‘Submission’ Exhibited at Invisible Line Gallery 2012, Dalston:
Islam means submission. Women are living in a submissive position to men despite religion everywhere around the world.
In this work my aim is to play with the traditional, the religious and the sexual.
The rosaries which counts and names the 99 names of Allah in a 33 bead abrivation are surprisingly being used in an unexpected shameful bathing setting inviting the viewer into the ‘mahrem’ and intimate sphere of Muslim women. The woman is a part of a submissive religion, she is part of traditional forms and behaviours regulating her as well as being a sexual being. According to some feminist readings women have learned from men to find sadomasochist sex as the sexuality that also turns them on. The woman here is criticizing that submissive position. Playing with a typical Middleeastern/Islamic everyday male object which consists of the ‘evil eye’/nazar that should protect us from other people’s eyes and thereby envy, the artist shows us a provocative act that is considered ayip (shameful genderwise) on so many levels.
1)she is naked
2)she takes the rosaries with her into the bath/bathroom
3)she plays on her sexuality in a sadomasochist way with the rosaries
All of the above three levels are all things that she should refrain from and not do according to the ayip-norms (gendered shame-norms) as they bring shame to her and her family as well as staining her family’s honour.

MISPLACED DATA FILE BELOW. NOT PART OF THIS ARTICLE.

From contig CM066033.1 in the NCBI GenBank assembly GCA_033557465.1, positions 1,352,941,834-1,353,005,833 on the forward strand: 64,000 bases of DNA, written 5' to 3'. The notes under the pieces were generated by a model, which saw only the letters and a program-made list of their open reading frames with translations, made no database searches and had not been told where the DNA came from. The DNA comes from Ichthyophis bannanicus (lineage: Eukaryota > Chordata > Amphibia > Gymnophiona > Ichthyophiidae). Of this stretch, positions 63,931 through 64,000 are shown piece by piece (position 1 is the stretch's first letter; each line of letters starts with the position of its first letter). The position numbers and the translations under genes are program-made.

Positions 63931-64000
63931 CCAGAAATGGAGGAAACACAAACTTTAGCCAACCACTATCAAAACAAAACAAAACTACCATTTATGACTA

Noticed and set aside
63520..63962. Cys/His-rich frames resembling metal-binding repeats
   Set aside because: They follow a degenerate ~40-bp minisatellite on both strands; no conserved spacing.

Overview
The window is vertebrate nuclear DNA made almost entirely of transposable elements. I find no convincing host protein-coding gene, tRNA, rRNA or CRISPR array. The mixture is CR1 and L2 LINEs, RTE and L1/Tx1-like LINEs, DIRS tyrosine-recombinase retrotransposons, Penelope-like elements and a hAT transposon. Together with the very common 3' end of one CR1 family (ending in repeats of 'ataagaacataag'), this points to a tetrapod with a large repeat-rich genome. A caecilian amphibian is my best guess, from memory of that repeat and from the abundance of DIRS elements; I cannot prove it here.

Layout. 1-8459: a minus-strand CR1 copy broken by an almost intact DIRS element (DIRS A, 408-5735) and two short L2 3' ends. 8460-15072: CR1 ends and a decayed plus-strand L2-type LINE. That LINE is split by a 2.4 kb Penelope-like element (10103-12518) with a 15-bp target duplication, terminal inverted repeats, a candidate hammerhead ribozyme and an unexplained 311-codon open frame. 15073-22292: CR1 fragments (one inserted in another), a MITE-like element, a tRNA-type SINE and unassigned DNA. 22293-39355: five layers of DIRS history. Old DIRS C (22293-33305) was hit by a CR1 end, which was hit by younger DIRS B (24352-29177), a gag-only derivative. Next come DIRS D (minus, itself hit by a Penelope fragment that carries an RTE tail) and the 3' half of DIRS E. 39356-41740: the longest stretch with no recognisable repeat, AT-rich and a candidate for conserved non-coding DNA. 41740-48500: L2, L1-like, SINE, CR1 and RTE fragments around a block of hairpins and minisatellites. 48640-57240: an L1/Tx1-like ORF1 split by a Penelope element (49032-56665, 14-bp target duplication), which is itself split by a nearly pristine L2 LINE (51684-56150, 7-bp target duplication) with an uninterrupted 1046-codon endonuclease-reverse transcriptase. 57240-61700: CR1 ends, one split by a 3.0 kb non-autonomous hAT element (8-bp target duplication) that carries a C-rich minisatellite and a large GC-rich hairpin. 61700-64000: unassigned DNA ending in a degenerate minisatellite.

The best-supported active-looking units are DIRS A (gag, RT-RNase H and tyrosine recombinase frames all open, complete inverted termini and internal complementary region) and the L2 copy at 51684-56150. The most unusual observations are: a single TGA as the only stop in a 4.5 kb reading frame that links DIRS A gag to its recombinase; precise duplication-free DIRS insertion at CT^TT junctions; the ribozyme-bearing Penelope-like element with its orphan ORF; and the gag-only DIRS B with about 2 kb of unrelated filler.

Performative photo with photoshop editing/layering, 2009
When art is not abstract it is often generally described as being figurative. Pınar’s persons can definitely be described as figurative. They are close to being realistic still on the other hand there seems to be an uncanny side to them breaking them up within the crowds with invisible contours to avoid genuine human contact. Although they are beings like you and me they are lacking basic human competences…maybe they have forgotten about these at some point in their lives and developments…
Canpolat’s works reminds us that Art has this special ability to make us see, question and to change our ways with the others whom we happen to co-inhabit the world with.
Hulya Ucar / Curator